1/3 of Americans have not visited a dentist within the past year — despite the fact that, in order to maintain good oral health, you should be visiting the dentist biannually.

Whether your reason for not visiting the dentist is due to dental phobia, a lack of cosmetic problems, or even because you feel like you can’t afford it, you need to book that appointment as soon as possible.

Why?

Because even if you can’t see a problem in your mouth, you could be dealing with potentially serious and even life-threatening oral health problems.

What’s more?

Mounting evidence shows that there is a direct link between your oral health and overall health.

Keep reading to get a better understanding of the popular phrase “good health starts in the mouth.”

1. Oral Health And Your Lungs

You might not think that there’s much of a link between your oral health and overall health, but let’s take a look at how your lungs can be seriously compromised by poor oral hygiene.

If you’ve neglected oral care to the point that you’ve developed periodontal disease, you’re at a much higher risk for developing a lung infection.

Especially if you already have a condition like asthma, you may notice an increase in difficulty breathing with gum disease.

You’ll also increase your risk of catching pneumonia, which, especially if you’re older or have a weakened immune system, can sometimes be fatal.

How does this happen?

Because of the high presence of bacteria already in your mouth, you’re going to have trouble filtering out even more germs every time you inhale.

Finally, a recent study written up by the American Academy of Periodontology found that there may be a direct link between lung cancer and gum disease.

Especially if you smoke, and are therefore already at a higher risk for developing lung cancer, you can’t afford to ignore your oral health. Your dentist may even be able to provide you with several valuable resources that will help you to quit smoking for good.

In order to keep your lungs healthy, it’s important to visit the dentist regularly. If you suspect that all isn’t well in your mouth, make that appointment sooner rather than later.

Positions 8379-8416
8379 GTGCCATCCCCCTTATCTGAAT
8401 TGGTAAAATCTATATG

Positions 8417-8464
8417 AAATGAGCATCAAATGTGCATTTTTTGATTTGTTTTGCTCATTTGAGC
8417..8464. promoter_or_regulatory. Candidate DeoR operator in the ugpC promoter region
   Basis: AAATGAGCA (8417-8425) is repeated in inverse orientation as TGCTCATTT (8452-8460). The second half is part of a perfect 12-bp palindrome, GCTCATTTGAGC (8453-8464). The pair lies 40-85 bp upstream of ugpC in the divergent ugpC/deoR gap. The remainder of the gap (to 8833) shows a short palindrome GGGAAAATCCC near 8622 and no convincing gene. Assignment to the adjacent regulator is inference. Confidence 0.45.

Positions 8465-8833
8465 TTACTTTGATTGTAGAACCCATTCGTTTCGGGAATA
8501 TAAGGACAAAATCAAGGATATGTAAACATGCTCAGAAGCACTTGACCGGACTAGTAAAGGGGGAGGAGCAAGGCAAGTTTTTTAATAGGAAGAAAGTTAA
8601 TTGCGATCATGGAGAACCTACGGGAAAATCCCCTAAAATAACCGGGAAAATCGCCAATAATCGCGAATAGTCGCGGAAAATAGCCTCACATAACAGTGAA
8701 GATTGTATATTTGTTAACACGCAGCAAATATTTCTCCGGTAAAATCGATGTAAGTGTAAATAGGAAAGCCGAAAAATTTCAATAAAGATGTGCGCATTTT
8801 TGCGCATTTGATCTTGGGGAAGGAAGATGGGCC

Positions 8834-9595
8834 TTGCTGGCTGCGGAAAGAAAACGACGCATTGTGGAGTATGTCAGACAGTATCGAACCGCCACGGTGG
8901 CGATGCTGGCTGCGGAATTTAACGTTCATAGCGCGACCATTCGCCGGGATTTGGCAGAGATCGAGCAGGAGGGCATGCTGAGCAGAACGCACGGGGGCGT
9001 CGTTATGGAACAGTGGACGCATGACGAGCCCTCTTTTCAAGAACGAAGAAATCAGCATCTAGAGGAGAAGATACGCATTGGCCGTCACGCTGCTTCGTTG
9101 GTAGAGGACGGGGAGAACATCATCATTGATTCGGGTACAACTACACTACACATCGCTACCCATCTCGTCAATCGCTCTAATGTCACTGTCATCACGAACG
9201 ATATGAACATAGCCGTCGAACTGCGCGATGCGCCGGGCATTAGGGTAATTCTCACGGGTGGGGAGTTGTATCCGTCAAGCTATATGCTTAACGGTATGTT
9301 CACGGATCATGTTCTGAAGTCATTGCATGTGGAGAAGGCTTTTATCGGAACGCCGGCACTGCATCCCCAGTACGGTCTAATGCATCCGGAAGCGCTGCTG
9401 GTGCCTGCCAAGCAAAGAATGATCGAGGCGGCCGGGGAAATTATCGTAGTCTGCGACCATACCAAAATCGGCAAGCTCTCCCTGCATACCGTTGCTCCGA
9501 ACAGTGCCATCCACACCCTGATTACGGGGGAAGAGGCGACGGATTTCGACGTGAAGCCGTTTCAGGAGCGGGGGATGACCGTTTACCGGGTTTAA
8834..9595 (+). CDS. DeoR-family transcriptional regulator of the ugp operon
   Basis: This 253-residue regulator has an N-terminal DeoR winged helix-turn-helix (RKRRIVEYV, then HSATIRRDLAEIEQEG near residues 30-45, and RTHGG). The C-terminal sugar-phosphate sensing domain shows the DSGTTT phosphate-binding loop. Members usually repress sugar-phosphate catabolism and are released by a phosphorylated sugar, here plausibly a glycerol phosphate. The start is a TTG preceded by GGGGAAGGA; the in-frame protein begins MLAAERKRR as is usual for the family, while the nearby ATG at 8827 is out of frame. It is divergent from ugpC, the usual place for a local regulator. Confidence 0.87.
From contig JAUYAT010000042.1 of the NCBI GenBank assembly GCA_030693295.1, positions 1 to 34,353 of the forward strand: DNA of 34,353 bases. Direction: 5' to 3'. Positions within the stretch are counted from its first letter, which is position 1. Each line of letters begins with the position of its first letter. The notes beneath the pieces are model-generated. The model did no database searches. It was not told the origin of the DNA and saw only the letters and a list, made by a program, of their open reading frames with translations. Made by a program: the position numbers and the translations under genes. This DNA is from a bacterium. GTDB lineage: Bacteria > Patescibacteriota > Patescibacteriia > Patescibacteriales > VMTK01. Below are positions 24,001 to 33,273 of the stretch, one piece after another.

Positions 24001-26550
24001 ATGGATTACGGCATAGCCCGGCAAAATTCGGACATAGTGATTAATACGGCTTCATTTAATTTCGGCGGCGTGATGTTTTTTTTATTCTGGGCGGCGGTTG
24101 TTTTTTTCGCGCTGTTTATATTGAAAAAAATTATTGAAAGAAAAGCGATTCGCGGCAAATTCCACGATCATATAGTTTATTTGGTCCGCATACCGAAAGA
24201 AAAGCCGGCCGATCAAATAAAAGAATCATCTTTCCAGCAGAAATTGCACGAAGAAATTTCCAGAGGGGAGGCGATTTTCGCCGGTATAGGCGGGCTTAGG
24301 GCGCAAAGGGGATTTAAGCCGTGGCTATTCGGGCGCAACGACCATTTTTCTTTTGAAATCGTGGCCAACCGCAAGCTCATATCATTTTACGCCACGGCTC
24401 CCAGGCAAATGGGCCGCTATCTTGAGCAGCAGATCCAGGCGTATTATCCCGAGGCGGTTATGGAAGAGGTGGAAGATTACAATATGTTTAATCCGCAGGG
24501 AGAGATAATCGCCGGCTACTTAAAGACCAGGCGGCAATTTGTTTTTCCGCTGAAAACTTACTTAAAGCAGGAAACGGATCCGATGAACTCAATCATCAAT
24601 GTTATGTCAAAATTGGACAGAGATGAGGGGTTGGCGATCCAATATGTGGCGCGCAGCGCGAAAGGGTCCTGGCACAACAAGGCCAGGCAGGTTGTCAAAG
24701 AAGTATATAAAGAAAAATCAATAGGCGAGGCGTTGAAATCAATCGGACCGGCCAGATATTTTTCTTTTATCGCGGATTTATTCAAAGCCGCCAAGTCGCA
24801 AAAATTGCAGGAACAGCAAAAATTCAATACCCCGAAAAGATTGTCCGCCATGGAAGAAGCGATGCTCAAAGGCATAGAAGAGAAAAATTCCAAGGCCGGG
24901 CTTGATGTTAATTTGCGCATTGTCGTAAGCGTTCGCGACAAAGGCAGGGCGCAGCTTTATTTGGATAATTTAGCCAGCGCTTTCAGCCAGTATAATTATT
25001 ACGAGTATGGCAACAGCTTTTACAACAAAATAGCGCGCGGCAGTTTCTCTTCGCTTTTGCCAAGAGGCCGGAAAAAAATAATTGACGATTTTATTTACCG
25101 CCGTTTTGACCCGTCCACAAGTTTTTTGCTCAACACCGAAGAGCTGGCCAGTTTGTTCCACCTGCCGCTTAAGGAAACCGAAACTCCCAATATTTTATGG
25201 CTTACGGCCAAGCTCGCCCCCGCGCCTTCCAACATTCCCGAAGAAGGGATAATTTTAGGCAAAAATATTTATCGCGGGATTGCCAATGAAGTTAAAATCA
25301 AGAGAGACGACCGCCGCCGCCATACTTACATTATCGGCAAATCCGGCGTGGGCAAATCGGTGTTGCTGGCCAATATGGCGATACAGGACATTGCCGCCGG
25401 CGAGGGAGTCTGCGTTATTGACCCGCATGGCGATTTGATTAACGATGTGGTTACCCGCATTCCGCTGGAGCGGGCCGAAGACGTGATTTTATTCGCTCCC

It might just save your life.

2. Your Heart Health

One of the most important links between oral health and overall health?

Taking good care of your teeth, tongue, and gums has a direct impact on your cardiovascular health. In fact, if you have a gum disease, such as gingivitis, then you’re much more likely to have a stroke or a heart disease.

How does this happen?

Most dentists and doctors believe that the buildup of bacteria in your mouth will eventually enter into your body’s bloodstream.

Over time, this bacteria builds up and begins to cling to the fat deposits in the blood vessels of your heart. This build up eventually turns into numerous blood clots, which can lead to a heart attack or a more long-term heart condition.

3. Overall Joint Health

If you’re like most people, you probably grind your teeth — whether or not you realize you’re doing it.

Over time, grinding your teeth can cause serious migraines, earaches, chips in your teeth, problems with your fillings, and even potential issues within your jaw.

This is because teeth grinding wears down the lower joints within your jaw, which can lead to the development of TMJ.

Grinding your teeth is a serious indicator of anxiety, with over 70% of teeth grinding directly related to someone’s stress levels. This means that the connection between oral health and overall health is mental just as much as it is physical.

Your dentist can help you to find ways to stop grinding your teeth, and can repair any damage grinding has done before it gets worse.

4. Oral Health And Your Pregnancy

If you’re currently expecting, then you should be especially aware of the link between oral health and overall health.

If you’re pregnant and have any stage of gum disease, you are putting your baby at risk for developing gestational diabetes.

Poor oral hygiene could also cause you to deliver your baby prematurely, or to deliver a baby that’s at a very low birthweight.

Additionally, if you’re not taking care of your teeth, gums, and mouth throughout your pregnancy, you could increase your baby’s chances of being born with a birth defect.

Your baby may also be at a higher risk for asthma, learning disabilities, and yes, even death — especially as it relates to Sudden Infant Death Syndrome (SIDS.)

We think we’ve said enough to convince you to make an appointment at a reliable dentist’s office like DentaCare of Knoxville.

We hope that this post has helped you to better understand the link between oral health and overall health.

Remember, if you don’t take proper care of your teeth, you’re at risk for developing lung cancer, more likely to have a heart attack or stroke, and even put the safety of the child you’re carrying at risk.

In short: even if you’re afraid of the dentist or feel like it’s a financial burden, the benefits still outweigh the expense and inconvenience.

Looking for more information on how to practice excellent preventative healthcare? Curious about how to ensure that your home environment is free from dangerous toxins and chemicals?

If so, spend some time reading Florida Independent.

In addition to valuable life hacks on a variety of subjects, we’ll also tell you how you can improve your overall health and wellness.

When you’re ready to start feeling better, visit our site.

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